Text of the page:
Sample bias, word length, frequency, circularity
ECOLING at aol.com
ECOLING at aol.com
Sun Dec 12 02:28:30 UTC 1999
This message is on a distinct source of sample bias,
one not in these discussions previously.
And on one explanation of
what was meant by "circularity" earlier.
It is well known that more common lexical items
are, as a statistical matter, shorter,
and rarer lexical items are, as a statistical matter, longer.
This is true world-wide, I assume the point is not debated?
If this is true, then a selection of vocabulary which is very
strongly biased towards the most common lexical items
in a language will also be strongly biased towards the shorter items.
A sample selected with a very strong bias towards shorter
words will be unrepresentative of the language it is drawn from,
especially if one is aiming at generalizations about canonical forms.
(It will also be skewed towards more grammatical lexical items,
"when, the, very, some, that, do".)
This matter of a bias in word length
is another factor which I did not previously mention explicitly,
which argues against having too small a list of items included
in a sample, if one wishes to draw conclusions of general validity,
when one is trying to determine the canonical forms
even for monomorphemic lexical items in early Basque
(or any other language),
and even if (as Trask very nearly specifies today),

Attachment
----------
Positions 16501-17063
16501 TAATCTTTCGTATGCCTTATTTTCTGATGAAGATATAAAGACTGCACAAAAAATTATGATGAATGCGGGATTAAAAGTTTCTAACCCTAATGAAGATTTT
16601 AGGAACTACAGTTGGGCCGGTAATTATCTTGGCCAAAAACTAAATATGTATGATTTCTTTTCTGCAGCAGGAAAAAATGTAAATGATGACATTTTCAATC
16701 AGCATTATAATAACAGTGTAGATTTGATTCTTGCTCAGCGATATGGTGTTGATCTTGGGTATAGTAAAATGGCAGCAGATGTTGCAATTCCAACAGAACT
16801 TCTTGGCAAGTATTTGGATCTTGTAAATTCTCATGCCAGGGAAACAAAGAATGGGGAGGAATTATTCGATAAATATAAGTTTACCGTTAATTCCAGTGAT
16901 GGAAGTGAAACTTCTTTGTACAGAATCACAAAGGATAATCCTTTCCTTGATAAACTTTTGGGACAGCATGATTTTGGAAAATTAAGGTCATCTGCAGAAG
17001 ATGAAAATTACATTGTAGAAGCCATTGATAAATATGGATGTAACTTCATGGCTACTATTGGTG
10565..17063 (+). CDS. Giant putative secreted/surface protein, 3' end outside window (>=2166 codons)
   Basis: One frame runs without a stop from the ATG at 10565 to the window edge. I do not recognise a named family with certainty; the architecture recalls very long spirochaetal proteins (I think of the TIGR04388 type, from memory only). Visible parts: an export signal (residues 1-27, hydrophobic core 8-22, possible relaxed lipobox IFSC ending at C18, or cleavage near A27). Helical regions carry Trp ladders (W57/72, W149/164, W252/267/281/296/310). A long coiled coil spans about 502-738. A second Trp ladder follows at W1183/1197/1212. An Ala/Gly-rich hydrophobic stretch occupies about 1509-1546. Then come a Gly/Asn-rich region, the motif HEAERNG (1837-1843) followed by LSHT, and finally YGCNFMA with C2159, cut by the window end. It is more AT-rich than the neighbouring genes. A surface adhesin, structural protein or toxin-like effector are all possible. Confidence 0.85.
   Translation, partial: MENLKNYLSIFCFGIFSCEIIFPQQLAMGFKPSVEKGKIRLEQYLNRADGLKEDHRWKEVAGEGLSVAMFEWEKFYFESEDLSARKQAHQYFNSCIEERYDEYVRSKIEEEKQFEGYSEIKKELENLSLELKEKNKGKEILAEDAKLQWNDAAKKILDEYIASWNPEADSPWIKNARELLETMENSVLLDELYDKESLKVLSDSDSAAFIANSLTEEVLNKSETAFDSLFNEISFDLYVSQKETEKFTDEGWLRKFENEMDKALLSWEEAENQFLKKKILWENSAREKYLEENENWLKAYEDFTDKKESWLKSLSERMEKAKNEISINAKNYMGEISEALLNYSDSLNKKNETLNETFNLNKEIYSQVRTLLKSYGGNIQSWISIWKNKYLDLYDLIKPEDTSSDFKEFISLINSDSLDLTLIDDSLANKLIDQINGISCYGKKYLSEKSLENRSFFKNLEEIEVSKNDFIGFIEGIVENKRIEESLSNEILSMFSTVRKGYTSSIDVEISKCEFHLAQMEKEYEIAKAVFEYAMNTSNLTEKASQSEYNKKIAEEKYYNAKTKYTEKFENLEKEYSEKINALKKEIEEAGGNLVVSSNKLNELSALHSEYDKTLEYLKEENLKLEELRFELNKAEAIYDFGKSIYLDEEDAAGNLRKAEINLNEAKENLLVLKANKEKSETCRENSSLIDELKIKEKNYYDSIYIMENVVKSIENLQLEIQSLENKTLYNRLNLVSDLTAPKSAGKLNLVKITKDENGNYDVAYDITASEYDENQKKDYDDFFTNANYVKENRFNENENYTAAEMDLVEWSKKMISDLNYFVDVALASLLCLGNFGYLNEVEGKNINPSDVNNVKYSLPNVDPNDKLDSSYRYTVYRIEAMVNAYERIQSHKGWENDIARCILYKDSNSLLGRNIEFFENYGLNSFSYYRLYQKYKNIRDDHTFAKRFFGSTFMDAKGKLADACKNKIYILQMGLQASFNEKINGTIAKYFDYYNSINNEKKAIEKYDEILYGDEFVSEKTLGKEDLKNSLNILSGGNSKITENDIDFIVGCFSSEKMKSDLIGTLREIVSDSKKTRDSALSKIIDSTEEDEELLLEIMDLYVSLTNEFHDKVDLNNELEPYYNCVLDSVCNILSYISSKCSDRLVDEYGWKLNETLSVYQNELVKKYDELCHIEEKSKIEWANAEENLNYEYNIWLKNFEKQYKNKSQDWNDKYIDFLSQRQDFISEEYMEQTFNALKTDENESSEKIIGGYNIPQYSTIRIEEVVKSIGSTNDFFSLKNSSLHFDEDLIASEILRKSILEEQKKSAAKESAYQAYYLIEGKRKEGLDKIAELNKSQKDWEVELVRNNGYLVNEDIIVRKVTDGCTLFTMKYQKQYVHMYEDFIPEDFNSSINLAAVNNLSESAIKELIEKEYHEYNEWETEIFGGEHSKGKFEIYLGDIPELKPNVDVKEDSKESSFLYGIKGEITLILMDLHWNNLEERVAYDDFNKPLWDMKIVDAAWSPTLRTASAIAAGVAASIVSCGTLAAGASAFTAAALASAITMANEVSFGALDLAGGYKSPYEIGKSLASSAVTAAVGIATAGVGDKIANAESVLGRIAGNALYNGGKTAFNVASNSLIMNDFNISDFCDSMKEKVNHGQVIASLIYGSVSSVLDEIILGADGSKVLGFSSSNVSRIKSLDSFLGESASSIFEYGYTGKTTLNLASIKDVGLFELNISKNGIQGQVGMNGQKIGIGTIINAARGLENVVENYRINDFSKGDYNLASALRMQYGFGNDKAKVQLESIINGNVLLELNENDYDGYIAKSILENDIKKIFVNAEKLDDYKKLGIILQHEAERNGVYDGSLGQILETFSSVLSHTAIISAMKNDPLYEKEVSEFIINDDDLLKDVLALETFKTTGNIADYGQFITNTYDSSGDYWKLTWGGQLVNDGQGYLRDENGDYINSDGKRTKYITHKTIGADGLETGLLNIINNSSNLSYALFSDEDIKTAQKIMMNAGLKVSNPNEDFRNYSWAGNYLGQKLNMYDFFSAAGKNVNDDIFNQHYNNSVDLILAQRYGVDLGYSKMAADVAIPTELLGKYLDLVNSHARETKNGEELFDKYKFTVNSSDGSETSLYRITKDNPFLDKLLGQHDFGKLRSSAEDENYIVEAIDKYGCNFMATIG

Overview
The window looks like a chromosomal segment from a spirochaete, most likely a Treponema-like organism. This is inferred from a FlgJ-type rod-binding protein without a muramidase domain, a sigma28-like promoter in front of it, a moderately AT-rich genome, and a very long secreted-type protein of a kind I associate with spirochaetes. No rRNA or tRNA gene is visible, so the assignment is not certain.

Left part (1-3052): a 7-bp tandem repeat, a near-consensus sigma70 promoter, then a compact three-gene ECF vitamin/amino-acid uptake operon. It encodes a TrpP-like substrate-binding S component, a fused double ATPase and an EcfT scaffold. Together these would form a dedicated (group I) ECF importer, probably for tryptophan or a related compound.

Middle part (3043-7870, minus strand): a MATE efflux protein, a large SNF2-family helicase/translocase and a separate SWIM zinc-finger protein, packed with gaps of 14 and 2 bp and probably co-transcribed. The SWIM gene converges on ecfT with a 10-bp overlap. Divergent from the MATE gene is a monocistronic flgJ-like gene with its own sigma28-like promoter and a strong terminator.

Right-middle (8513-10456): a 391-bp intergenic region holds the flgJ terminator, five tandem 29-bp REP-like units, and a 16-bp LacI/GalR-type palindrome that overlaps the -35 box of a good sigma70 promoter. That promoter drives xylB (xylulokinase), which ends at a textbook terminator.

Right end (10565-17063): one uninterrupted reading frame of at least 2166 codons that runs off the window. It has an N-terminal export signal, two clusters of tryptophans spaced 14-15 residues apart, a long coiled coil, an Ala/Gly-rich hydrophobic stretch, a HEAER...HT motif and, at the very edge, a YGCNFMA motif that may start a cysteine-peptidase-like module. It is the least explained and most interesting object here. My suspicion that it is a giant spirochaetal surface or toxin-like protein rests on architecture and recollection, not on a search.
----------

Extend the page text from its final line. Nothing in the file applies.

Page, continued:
one is not interested initially in canonical forms of expressives.
Multisyllabic forms which actually occurred
in spoken early Basque are of course monomorphemic
if they are not analyzable into components within Basque.
Whether or not they will be picked up by a particular
sampling technique -- that is a one of our questions.
So the discussion in another message I have sent today,
under the title "Excludes much", is highly relevant to the
question of possible distortion of a sample of vocabulary.
That other message contrasts roughly basic vocabulary
of ordinary life on land and sea with
the kind of basic vocabulary which is of highest frequency,
independent of subject matter of texts,
which will therefore be most likely to be found
in at least four out of five dialect groups,
following Trask's criteria for inclusion.
On other matters,
I think we have reached some partial closure on one point.
Trask has written:
>But who ever said I was interested in canonical forms
>"for the language as a whole"?
I believe the original statements did not specify exclusions,
and aimed at general validity, so one could reasonably
assume they were intended for the language as a whole.
The exclusion of expressives,
*or systematically of any other group of words*
(such as the longer words, as noted above),
through any aspect of the sampling procedure,
would of course tend to invalidate such general validity.
Trask has affirmed:
>Expressive formations may be constructed
>according to different rules from ordinary words.
>Indeed they are, but how can I hope to establish
>this objectively unless I
>*first* identify the rules for ordinary words?
The methodological point would be I think that
one cannot separate out ordinary words from
expressives (or from any other category of words)
in one's selection of data, without knowing how to
recognize what expressives are.
But as I have previously stated, as long as the
expressives are not excluded as "not candidates
for early Basque", they will be considered at some point.